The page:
When Tesla CEO Elon Musk announces he's opening up Tesla's trove of patents to the world, as he did Thursday, it's a big deal. Patents are the most valuable currency in tech. Engineers measure their careers by them, companies rise and fall by them, and trolls use them for their own nefarious purposes.
But not Tesla, not anymore.
Now we know where Musk was going with the offhand comment he made over the weekend (at the unveiling of the Tesla Model S in the United Kingdom) about opening up the company's charging technology to third parties. But charging tech is one thing. Everything? That's, well, everything.
"In the spirit of the open source movement," wrote Musk, and "for the advancement of electric vehicle technology," all of Tesla's patents are now available to whoever wants them. "Tesla will not initiate patent lawsuits against anyone who, in good faith, wants to use our technology," Musk continued. (Evildoers need not apply!)
Tesla's technology is valuable stuff, too. The company's battery technology is so good, established automakers Mercedes-Benz and Toyota have both used it for their own electric vehicles (the upcoming B-Class Electric Drive and the existing RAV4 EV, respectively). Tesla's Model S is as famous for its 17-inch tablet control panel as it is for its instant-torque oomph.
Musk is right about the EV market, too: It needs help. The available vehicles are a motley crew of econoboxes that are too small or have too little battery range to be practical for many people, or longer-range cars (including the Model S) that are too expensive for most people to afford.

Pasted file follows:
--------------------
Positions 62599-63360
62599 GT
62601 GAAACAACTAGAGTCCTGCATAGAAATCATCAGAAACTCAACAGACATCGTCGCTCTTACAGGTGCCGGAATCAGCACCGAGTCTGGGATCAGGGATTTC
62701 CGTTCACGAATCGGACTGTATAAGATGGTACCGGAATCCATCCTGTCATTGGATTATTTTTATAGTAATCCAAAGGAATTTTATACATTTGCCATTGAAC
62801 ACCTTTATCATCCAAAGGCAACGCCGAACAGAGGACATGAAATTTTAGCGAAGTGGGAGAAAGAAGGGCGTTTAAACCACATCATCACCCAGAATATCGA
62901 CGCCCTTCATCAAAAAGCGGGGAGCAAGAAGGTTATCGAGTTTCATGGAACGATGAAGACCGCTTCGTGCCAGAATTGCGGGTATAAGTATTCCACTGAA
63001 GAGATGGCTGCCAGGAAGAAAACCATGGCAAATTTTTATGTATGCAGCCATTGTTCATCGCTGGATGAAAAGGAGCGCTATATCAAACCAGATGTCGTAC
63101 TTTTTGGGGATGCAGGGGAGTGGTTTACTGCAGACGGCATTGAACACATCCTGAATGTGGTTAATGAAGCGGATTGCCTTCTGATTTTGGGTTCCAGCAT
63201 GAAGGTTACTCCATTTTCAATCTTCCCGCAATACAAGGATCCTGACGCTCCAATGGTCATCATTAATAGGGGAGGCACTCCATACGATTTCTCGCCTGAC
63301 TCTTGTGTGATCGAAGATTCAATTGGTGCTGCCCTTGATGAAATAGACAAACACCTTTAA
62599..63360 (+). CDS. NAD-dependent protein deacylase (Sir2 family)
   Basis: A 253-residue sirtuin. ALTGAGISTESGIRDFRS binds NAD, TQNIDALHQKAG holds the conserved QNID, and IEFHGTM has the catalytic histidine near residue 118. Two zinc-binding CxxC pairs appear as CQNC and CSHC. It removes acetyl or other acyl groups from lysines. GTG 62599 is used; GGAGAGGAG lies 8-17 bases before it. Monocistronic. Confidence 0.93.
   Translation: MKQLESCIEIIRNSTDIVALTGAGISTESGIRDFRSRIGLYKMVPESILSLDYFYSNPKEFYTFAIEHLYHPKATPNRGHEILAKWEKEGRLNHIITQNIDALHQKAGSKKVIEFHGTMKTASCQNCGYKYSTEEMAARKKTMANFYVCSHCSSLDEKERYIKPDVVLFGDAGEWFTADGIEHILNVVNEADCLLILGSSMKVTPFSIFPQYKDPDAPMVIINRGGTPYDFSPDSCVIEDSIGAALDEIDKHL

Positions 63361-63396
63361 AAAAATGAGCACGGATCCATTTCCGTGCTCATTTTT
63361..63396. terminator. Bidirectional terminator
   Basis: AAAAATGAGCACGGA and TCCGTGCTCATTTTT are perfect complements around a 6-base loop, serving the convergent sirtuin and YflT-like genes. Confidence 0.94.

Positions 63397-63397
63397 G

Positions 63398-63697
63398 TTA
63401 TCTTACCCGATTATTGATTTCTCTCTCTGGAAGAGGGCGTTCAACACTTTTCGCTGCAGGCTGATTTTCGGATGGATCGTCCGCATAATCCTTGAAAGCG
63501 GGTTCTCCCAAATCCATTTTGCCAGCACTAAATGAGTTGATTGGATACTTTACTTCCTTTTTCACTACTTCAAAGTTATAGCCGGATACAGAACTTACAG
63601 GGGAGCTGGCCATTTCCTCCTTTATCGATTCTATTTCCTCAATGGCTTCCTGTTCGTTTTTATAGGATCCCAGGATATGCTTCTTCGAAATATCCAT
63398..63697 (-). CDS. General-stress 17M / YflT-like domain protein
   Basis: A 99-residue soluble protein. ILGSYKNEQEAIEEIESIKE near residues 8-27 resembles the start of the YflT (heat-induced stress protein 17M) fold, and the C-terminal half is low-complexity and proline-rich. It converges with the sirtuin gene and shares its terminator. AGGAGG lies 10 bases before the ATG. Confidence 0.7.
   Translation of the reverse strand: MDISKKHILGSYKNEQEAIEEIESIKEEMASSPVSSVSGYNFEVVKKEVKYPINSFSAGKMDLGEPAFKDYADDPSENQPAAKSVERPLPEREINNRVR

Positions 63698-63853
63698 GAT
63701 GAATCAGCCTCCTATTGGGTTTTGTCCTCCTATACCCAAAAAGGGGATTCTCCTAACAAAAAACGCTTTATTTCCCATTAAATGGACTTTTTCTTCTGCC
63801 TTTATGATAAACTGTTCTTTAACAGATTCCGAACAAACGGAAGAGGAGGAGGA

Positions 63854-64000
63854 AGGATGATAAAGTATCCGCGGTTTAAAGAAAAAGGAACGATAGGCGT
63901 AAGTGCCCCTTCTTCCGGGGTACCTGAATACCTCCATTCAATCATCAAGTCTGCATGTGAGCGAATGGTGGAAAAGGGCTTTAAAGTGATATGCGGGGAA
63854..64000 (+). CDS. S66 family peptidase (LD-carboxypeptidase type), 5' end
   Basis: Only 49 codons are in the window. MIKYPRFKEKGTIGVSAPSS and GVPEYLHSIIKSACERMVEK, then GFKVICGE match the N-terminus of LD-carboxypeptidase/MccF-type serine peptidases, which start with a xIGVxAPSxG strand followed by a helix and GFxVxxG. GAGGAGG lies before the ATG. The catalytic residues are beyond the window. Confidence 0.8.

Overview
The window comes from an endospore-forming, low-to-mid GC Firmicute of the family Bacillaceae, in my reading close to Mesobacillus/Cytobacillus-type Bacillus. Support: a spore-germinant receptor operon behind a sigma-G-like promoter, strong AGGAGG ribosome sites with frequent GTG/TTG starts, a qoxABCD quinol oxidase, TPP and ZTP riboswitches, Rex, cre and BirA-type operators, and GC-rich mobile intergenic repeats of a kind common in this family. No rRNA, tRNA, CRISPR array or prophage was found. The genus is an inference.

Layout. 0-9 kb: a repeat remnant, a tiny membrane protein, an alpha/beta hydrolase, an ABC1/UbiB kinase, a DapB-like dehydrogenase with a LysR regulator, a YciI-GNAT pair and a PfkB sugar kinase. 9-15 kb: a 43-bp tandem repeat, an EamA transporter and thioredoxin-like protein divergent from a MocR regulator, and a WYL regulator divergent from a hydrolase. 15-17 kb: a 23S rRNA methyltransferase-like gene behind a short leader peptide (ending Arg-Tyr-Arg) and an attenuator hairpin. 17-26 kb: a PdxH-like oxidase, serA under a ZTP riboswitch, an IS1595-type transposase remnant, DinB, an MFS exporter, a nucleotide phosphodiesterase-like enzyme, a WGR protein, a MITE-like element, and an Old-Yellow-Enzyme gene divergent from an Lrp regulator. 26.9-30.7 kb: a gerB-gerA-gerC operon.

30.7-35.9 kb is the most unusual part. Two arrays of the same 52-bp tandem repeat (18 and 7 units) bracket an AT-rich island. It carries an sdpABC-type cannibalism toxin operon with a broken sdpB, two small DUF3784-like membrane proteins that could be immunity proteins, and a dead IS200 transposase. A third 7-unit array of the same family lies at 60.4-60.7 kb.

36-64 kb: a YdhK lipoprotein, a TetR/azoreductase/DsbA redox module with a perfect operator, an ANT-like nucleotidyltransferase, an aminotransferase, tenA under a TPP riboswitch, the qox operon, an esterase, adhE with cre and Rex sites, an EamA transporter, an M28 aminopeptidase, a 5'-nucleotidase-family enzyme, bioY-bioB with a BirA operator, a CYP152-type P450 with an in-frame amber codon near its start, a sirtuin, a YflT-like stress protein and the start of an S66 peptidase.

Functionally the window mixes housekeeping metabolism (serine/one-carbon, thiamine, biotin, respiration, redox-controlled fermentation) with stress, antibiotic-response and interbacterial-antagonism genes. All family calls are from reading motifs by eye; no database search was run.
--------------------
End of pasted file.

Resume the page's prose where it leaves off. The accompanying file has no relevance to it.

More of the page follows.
Don't expect a lot of EV startups to arise from this announcement. It still takes a lot of money, people, and resources to build a car. Most likely, existing EV automakers will replace some of their not-quite-as-good EV technology with Tesla's, making their EVs more desirable--and that would help the entire EV industry.
The EV industry needs more than the patents, though. It needs more charging stations--a lot more. It needs more fast-charging stations, specifically, to free EV drivers from waiting hours to replenish their cars' batteries.
Tesla's earlier offer to open up its charging technology will help, but the additional fact remains that the physical process of creating a charging station costs a lot of money--tens of thousands of dollars apiece, currently. Tesla's fully subsidized Supercharging network is an expensive investment by Tesla to keep its customers happy, but one that the company may not be able to sustain forever--nor should it.
The ideal is to get to a point where charging stations are as easy to find and use as gas stations, and as economically self-sustaining. You need enough stations to ensure that no one has the range anxiety that currently dampens drivers' enthusiasm for EVs.
All that said, Tesla deserves major props for basically giving away the store to promote its entire industry. It's the gutsy kind of move that Tesla is known for--and most major automakers aren't.